One area I think ipv4 will still be used a lot is in bespoke integrated circuit environment networks, or IC networks such as those you find in eco-buildings,planes and other items, For example, many electronic devices communicate using ipv4, and some have VERY tight bandwidth requirements, literally no unneeded packets are sent, things like ARP are even disabled as they aren't needed, keeping the packets sent and received to a minimum. Using an ipv6 address in this kind of scenario would increase the packet size hugely and lower the available bandwith for performing operations.

Also LANs, where a router, firewall or other NAT device allows a single ipv6 gateway address to be used by it's internal clients. This will drastically reduce the number of ipv6 addresses handed out and ease administration for network engineers and sys admins. This is true for any small to medium sized business, but less so once you begin talking about business's with multiple class C address ranges or even a class B, who would likely look at using ipv6 internally on their LAN aswell as out through their WAN link.

I've had IPV6 running on all my home devices for a long time now, and in my last job we had ipv6 running everywhere ready to go. The headache is actually very minimal, although deconstructing an IPV6 address to create slash notations and subnets I will admit, is a pain in the ass compared to IPV4, and that's why I have an app for that :).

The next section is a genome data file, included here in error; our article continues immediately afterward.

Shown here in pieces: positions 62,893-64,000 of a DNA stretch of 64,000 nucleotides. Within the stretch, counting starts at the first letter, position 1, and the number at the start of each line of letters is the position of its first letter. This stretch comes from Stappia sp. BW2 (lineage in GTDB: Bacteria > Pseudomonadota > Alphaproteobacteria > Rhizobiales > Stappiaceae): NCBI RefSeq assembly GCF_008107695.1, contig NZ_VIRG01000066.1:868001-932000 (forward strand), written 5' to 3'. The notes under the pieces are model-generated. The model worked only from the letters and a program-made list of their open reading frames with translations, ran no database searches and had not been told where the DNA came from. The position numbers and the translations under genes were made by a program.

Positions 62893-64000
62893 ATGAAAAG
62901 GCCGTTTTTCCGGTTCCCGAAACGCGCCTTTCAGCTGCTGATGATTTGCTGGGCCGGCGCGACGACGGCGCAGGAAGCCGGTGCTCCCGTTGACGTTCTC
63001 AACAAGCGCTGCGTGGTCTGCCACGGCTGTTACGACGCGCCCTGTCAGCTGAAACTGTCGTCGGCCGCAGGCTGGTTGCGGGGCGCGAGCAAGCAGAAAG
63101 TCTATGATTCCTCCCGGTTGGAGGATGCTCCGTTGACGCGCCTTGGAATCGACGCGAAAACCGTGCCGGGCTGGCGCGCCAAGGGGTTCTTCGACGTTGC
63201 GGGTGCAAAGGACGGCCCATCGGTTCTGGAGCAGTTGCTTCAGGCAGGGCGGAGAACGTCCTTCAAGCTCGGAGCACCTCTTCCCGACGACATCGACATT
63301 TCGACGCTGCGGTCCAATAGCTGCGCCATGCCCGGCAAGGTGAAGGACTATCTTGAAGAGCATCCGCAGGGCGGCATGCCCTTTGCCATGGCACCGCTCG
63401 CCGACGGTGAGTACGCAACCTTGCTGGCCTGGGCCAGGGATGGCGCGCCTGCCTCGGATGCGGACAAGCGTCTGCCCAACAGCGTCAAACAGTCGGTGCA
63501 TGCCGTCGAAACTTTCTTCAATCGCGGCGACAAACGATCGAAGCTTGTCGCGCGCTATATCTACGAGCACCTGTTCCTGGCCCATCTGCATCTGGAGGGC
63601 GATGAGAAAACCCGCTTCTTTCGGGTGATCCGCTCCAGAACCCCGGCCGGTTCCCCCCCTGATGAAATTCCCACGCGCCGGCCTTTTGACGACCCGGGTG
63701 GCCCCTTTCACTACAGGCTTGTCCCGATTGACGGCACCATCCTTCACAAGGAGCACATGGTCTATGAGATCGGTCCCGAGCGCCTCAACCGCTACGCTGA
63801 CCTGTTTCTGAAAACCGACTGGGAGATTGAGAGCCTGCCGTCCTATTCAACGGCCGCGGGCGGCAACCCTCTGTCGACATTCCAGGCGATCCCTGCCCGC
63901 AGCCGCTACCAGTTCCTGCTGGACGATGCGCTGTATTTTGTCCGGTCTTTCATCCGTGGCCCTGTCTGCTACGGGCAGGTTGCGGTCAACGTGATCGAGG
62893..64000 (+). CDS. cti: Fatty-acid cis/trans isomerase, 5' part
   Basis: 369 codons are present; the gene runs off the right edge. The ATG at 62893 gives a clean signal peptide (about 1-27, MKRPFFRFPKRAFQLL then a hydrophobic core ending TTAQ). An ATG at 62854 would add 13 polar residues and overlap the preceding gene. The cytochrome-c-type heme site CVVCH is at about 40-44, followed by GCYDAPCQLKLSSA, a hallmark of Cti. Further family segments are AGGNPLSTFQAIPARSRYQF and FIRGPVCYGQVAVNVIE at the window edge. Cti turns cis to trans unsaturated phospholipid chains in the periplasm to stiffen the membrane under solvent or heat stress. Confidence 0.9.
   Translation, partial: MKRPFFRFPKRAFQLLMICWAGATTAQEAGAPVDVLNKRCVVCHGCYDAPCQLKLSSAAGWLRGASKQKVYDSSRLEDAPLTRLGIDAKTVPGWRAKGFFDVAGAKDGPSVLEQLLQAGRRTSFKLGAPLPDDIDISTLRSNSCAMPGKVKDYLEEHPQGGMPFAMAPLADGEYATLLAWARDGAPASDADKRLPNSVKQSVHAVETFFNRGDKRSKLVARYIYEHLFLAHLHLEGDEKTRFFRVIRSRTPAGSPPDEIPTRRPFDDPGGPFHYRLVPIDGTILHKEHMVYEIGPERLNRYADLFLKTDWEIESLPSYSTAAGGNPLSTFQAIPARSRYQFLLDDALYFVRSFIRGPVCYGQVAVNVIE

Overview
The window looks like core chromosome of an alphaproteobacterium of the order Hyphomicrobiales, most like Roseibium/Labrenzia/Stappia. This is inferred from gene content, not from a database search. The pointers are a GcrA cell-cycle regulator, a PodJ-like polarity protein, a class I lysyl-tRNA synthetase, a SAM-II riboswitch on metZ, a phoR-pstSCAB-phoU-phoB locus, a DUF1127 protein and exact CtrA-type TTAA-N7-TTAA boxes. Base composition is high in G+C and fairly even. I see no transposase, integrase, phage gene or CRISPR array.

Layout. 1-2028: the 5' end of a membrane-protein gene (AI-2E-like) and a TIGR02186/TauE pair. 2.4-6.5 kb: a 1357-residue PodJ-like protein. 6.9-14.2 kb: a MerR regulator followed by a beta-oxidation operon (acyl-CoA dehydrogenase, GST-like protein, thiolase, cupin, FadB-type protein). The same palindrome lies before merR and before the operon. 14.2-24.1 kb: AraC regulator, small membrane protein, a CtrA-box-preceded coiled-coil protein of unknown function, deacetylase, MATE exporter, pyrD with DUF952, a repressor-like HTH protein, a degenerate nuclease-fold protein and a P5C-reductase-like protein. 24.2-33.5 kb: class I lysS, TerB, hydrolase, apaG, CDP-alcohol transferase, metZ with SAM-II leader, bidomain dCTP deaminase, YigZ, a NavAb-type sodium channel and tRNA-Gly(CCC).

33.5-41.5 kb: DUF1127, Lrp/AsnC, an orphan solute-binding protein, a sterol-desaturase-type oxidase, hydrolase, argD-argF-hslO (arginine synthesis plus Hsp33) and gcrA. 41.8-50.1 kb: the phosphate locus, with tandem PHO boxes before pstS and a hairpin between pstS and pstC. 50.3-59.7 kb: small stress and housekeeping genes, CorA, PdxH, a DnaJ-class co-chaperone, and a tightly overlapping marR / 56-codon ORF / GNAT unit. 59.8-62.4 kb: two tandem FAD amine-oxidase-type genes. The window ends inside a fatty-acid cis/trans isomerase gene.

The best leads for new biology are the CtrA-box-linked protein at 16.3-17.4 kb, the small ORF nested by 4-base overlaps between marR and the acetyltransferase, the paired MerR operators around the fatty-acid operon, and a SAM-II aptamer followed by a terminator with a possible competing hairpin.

Tibby you made a good point about countries, but you need to think bigger, you need to think planets. One of the principles that form the basis for creating this range was how long it would last, there are lots of factors in that, population growth, device density, average number of devices per person, complexity of IC networks growing, and the last one, moving to other planets. Sounds like science fiction I know, but it may not be.

If you think about what you've just said, add an octet for country, now add an octet for planet, now add an octet for solar system, now add an octet for galaxy. You've just doubled the address range but you still have the prefixed 256 addresses per range, so you increase the bits per octet and double it again, and suddenly your up to 128bit address again, but this time without the hexidecimal features, which adds the ability to do a lot more with the address ranges and subnets, for the same number of bits.

There's a great article somewhere from about 15 years ago about the design for a galaxy wide internet if you will, give it a read some time if you can find it, great article.
faugusztin 3rd June 2011, 12:28 Quote
Just a example for Tibby, why it is a issue, when your all devices are connected directly to the internet without NAT - with extra octet, country like USA would be limited to 4294967296/311478119=13.78 devices per person. Sounds ok-ish, if you have just few computers, starts to be problematic when you start to have more (TV, radio, fridge,...). Now let's look at China - 4294967296/1339724852=3.2. Whoops, only 3 devices per person in China. Oh well, let's add China more blocks, to have it equal with USA we need to give them 4 blocks.

253 (because you can't use the 0 or 255) minus 224 (number of countries in the world) brings us to 29 reserve blocks. So, we need to give 3 extra blocks to China, 3 to India. That brings us down to 23 reserve blocks - if we take the 13 devices per country as a basis. But why not take something more close to the average as a basis, for example Russia with population of 142,905,200 - that is 30 IP per person. To get that, you need to give 9 extra blocks to China, 9 to India, 2 to USA and 1 to Indonesia, Brazil, Pakistan,Nigeria and Bangladesh. Whoops, we are left with just 3 spare blocks, and we are still limited to 30 IP per person (in the larger countries; in small ones like Slovakia we would have 858 IP per person).